ATM manufacturer NCR Corp. (NCR) seems to be responding to its shareholders’ recent calls to go on sale. Blackstone and Carlyle, the world’s two largest private equity firms, are joining forces to acquire NCR, reports Reuters.
The buyout is said to be more than $10 billion, including debt. But there are still a few more weeks to let other buyers, such as Apollo Global Management LLC and Thoma Bravo LLC, to outbid the two private equities.
Following the outbreak of the news, NCR shares went from $4.15 or 13.2 percent to $35.52 per share. In the last year, NCR stock had fallen 11 percent and was trading below where it was 10 years ago. In this year’s first quarter, Reuter reports, NCR’s revenue declined 3 percent to $1.48 billion compared to a year ago. Free cash flow went up from a year ago and was at $24 million in the first quarter.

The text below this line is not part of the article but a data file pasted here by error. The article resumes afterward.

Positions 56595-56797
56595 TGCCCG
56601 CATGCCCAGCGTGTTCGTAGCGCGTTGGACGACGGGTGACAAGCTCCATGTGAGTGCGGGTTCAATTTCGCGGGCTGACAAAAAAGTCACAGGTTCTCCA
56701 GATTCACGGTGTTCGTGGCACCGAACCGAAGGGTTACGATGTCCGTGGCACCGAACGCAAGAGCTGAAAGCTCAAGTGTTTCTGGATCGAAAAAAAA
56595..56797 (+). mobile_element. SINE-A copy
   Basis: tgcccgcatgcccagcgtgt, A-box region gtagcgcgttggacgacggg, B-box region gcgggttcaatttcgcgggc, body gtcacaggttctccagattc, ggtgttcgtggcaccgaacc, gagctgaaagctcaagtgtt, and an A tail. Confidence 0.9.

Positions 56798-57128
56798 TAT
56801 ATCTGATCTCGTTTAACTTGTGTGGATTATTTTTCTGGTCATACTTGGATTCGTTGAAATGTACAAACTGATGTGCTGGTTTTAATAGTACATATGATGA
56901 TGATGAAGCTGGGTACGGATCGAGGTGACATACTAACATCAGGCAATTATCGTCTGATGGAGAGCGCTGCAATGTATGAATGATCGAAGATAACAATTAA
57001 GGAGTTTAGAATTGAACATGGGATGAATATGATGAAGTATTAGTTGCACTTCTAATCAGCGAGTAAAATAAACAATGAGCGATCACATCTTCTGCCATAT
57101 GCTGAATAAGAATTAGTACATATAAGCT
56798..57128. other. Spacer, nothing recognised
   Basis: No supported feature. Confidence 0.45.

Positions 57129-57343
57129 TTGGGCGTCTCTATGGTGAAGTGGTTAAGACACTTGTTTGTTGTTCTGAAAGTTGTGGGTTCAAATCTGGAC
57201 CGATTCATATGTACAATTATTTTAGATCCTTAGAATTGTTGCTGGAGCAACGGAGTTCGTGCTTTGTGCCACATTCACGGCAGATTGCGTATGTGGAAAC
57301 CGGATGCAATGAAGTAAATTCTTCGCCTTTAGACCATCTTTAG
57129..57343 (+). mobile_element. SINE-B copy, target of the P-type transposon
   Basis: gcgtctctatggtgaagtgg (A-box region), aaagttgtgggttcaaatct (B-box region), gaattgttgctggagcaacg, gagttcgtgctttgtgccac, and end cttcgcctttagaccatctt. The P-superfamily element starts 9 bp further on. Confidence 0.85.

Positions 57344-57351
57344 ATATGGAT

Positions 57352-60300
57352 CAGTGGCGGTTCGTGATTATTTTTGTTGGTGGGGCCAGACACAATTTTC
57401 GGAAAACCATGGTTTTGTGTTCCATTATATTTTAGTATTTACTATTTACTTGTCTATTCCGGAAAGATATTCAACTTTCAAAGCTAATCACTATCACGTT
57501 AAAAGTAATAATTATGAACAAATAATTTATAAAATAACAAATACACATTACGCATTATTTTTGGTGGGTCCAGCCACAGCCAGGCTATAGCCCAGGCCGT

Duluth-based NCR currently has a value of around $5 billion. Since its creation of the first mechanical typewriter in 1884, NCR has been a standard part of the American retail experience. That experience has grown to include POS devices and the product the firm is most known for – ATMs. Lately however, the company has faced softening demand from retailers who are leaning increasingly away from traditional POS systems. The firm reported weak earnings last October and lowered its financial guidance. It recently added the founder of Marcato Capital Management (a shareholder) to its board, which has been known to be in favor of M&A activity.
So NCR has been embarking on a number of initiatives to diversify away from its traditional, ATM based product lines, and that includes a POS focus. In May it was launching NCR-owned Alaric’s latest version of Authentic, a transaction processing software, which can carry out more than 10,000 transactions per second. This month, it announced that Dunkin’ Donuts chain branched into Brazil using NCR’s Aloha POS software, with an eye on expediting orders, transactions and efficiency.
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